February 10th. I was able to take another walk at Fort Yargo State Park before the bad weather set in again.
I decided to walk from the picnic area at Section B to thedam and back; this walk is about three miles. This walk doesn’t have the variety of wildflowers as my previous walk from the group shelter to the Old Fort but it was another pretty day to enjoy the walk.
The walk starts by crossing a pedestrian bridge to reach the other side of the lake. Looking back across the lake.
As I started out, I found a particularly nice lichen complete with fruiting bodies.
The trail heads inland. When we first moved here almost 30 years ago, the trail ran along the lake shore where a small creek was crossed on a bridge. Maintaining this bridge was difficult since the ground below was soft. The bridge was abandoned and the trail was re-routed inland to cross the creek over a culvert.
Heading into the woods which are largely deciduous with a small section dominated by pines. The trail heads back down to the lake shore.
Looking across the lake to a picnic area on the other side. A flock of gulls is sitting on the water; we know winter is here when they arrive each year.
Benches are located at fairly regular intervals along the trail.
I was a little surprised to find a brown jelly fungus ‘growing’ on a fallen limb.
The trail heads a little distance way from the lake shore to avoid another deep gully which is ‘lined’ with Christmas ferns (Polystichum arostichoides0. I’ve also found Southern Grapefern (Botrychium biternatum) growing and fruiting by the trail just beyond this point.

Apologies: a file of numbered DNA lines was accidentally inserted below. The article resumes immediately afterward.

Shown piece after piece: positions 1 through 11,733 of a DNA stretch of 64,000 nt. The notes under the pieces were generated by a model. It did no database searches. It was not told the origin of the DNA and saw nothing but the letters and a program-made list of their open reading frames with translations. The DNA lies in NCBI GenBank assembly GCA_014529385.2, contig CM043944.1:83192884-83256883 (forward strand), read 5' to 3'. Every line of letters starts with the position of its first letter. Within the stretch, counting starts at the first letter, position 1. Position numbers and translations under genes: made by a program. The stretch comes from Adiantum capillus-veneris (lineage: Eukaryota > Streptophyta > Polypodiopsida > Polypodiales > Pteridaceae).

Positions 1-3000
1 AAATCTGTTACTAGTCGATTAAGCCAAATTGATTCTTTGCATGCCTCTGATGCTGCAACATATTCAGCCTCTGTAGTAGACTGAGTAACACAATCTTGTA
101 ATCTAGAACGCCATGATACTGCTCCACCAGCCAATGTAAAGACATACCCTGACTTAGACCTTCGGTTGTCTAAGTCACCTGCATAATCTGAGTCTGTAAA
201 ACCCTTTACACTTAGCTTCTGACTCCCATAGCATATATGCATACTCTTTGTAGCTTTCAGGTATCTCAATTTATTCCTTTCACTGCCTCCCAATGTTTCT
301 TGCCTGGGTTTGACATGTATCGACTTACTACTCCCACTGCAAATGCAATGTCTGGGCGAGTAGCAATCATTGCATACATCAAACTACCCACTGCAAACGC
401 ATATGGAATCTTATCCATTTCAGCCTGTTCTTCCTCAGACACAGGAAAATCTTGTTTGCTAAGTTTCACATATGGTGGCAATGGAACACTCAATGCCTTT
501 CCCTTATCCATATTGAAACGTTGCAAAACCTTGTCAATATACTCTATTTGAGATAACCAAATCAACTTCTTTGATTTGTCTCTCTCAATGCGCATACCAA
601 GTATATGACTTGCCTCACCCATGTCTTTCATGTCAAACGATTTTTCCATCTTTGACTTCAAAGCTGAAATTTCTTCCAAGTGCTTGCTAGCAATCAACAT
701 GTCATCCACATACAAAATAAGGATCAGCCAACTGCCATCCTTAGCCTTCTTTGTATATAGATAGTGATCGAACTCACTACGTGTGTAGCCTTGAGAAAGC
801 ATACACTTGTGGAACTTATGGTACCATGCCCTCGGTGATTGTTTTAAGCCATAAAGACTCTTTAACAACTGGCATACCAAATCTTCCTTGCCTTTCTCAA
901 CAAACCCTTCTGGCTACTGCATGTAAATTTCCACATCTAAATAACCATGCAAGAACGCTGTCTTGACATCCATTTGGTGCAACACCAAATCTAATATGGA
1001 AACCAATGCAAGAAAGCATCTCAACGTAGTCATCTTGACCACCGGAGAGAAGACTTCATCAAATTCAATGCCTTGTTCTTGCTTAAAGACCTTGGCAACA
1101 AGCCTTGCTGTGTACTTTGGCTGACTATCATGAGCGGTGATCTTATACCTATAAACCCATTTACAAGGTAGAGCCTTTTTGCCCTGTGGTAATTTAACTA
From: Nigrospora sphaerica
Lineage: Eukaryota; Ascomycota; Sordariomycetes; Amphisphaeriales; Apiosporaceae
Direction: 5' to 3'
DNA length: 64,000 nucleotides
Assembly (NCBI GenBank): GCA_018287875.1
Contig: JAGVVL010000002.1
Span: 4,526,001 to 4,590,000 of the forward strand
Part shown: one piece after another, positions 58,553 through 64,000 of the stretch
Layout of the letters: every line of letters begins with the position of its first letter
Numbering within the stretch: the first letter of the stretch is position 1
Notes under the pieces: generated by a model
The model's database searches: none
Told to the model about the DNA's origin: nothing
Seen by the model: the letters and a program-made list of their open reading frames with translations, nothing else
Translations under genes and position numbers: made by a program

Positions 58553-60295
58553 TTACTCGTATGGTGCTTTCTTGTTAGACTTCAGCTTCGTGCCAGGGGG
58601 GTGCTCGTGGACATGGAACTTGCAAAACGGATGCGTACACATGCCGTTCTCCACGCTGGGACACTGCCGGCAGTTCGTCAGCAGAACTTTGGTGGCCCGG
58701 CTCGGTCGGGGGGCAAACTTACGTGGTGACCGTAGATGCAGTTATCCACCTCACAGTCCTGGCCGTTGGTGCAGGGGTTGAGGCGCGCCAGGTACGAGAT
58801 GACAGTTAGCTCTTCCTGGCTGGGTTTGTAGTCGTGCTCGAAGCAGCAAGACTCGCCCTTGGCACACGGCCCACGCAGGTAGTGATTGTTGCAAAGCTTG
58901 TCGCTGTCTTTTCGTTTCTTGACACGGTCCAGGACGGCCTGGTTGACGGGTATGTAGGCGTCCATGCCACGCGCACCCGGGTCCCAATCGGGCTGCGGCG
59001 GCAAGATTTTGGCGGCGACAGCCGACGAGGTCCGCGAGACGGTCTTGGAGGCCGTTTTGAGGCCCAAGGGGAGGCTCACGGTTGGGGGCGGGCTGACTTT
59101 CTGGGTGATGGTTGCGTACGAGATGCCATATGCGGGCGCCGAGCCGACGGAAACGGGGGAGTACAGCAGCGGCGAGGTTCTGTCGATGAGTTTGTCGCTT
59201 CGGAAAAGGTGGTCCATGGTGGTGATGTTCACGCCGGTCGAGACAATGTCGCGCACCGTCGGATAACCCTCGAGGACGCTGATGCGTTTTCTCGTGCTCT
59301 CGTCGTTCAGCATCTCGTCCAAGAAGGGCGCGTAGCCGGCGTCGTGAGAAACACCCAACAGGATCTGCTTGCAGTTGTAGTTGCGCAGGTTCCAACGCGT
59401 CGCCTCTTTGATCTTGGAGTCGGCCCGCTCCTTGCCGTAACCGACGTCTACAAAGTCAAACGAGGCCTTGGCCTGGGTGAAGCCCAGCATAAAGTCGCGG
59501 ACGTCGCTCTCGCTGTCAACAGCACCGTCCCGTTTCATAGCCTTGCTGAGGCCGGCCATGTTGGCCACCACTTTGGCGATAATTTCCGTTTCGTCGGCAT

I found more Hazel Alder (Alnus serrulata) blooming along the edge of the lake shore. Since the water level was low, I was able to walk along the ‘beach’ to photograph them.
The male catkins, and the…
These plants still retained empty seed cones.
I was intrigued by these cones. It looks like a lichen has established itself on old cones.
I found this intriguing seed head near the trail. I don’t know what it was but it was pretty.
I found this leaf by the trail. At first I thought it was Cranefly Orchid (Tipularia discolor) but the leaves lack the longitudinal ‘ribs’ and are slightly mottled so I’m not sure what it is.
The trail climbs steeply to avoid another deep gully and ‘splits’ at the top of the hill. I took the route to the right - literally the trail less traveled - to begin a loop.